The Fish Springs National Wildlife Refuge, a wetland mecca along the Lincoln Highway in western Utah, is celebrating its 50th anniversary. The refuge was established in 1959 by the Migratory Bird Commission and is managed as a unit of the National Wildlife Refuge System.
The celebration will take place May 9-10, 2009. Billed as a weekend of Wildlife, Wildlands, and History, participants will accompany instructors in the field for natural history classes in any of three sessions (two on Saturday, one Sunday). Topics will include land birds, aquatic birds, aquatic botany, area geology, refuge archeology, and most notably, a class titled Fish Springs the Crossroads which looks at the many important pioneer trails that passed through the refuge.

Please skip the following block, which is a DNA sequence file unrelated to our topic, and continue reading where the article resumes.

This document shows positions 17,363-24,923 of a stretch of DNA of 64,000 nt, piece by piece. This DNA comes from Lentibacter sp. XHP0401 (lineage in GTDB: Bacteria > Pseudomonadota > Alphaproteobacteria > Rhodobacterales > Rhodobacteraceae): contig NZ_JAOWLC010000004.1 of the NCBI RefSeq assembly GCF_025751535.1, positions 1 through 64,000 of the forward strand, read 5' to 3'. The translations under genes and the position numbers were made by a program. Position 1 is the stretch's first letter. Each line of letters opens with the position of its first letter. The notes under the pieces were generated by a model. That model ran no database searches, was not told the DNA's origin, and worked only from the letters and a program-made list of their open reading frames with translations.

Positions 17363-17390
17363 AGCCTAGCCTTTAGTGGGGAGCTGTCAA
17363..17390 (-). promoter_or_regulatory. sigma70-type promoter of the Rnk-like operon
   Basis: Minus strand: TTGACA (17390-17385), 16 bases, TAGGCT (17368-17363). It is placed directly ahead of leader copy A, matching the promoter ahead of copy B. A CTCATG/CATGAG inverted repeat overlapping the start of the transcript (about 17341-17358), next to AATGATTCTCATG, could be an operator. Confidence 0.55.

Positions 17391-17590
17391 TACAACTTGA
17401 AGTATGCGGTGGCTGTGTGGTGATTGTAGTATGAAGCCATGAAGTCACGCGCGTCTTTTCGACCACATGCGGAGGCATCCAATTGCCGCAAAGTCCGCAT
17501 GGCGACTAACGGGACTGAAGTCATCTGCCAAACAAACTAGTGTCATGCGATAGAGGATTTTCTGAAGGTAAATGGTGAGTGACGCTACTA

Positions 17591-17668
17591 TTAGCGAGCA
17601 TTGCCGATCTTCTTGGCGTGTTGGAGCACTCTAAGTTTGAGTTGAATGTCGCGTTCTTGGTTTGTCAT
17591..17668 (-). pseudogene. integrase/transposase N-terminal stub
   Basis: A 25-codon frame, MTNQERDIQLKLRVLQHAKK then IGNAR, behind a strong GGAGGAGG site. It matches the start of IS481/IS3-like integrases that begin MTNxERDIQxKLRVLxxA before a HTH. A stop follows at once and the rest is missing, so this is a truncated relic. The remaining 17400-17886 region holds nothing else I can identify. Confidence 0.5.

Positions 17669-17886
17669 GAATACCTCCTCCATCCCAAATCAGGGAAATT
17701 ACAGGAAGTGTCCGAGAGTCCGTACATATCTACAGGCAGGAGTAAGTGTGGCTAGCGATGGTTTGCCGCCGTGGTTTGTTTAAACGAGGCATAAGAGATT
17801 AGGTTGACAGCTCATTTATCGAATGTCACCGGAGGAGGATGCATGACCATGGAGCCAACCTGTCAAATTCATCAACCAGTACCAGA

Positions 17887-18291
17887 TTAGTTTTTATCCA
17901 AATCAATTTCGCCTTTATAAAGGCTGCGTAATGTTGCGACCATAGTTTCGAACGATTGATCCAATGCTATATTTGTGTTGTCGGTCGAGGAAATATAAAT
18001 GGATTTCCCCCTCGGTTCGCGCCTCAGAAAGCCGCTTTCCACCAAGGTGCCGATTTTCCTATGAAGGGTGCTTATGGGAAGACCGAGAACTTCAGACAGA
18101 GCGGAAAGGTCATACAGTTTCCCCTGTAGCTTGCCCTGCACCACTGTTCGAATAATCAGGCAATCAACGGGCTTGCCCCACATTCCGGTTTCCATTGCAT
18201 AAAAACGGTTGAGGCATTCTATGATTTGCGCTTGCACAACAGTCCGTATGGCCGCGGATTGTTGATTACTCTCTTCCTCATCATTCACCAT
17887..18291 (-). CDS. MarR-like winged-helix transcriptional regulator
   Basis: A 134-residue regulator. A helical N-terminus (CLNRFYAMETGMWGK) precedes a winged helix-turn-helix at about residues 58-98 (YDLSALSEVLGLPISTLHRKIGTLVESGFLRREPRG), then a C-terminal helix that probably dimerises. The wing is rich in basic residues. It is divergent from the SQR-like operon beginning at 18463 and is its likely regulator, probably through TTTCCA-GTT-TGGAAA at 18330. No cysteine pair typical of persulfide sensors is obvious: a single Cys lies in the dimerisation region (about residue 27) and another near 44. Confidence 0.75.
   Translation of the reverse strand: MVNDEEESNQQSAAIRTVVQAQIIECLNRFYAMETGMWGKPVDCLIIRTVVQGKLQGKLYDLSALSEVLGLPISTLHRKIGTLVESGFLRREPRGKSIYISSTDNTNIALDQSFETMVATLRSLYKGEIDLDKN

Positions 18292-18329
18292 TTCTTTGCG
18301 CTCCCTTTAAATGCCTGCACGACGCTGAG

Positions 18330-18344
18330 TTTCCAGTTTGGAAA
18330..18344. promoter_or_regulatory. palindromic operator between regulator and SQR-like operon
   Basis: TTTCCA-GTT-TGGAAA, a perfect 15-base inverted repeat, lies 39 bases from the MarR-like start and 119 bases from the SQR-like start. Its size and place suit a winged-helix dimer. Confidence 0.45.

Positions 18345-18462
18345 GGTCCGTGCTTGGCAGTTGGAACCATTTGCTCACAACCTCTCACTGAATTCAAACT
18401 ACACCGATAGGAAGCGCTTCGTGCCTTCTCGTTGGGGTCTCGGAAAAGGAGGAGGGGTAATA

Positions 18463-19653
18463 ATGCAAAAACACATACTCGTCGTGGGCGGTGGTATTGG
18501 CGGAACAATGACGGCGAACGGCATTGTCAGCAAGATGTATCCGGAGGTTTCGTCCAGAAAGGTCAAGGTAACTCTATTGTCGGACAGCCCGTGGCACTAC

Refuge manager Jay Banta says that class will cover “the Jackass Mail, the Pony Express, the Central Overland Stage, the Transcontinental Telegraph, the Lincoln Highway, and maybe even a bit of the CCC history as they built most of the country roads in our part of the world.” Classes are limited to 20 students and require pre-registration, available online, by email, or by phone — see below.
Camping will be allowed on the refuge Friday May 8 and Saturday May 9. There will be a group potluck dinner on Saturday with a “Campfire” program by manager Banta and some surprise guests!
The refuge is 135 miles southwest of Salt Lake City. Commuting time is approximately 3.5 hours from SLC, with half of that distance being gravel roads.
For more information check the Special Events at http://fishsprings.fws.gov or e-mail email@example.com or call the refuge from 7 am to 4:30 pm, M–F. (435) 831-5353 x2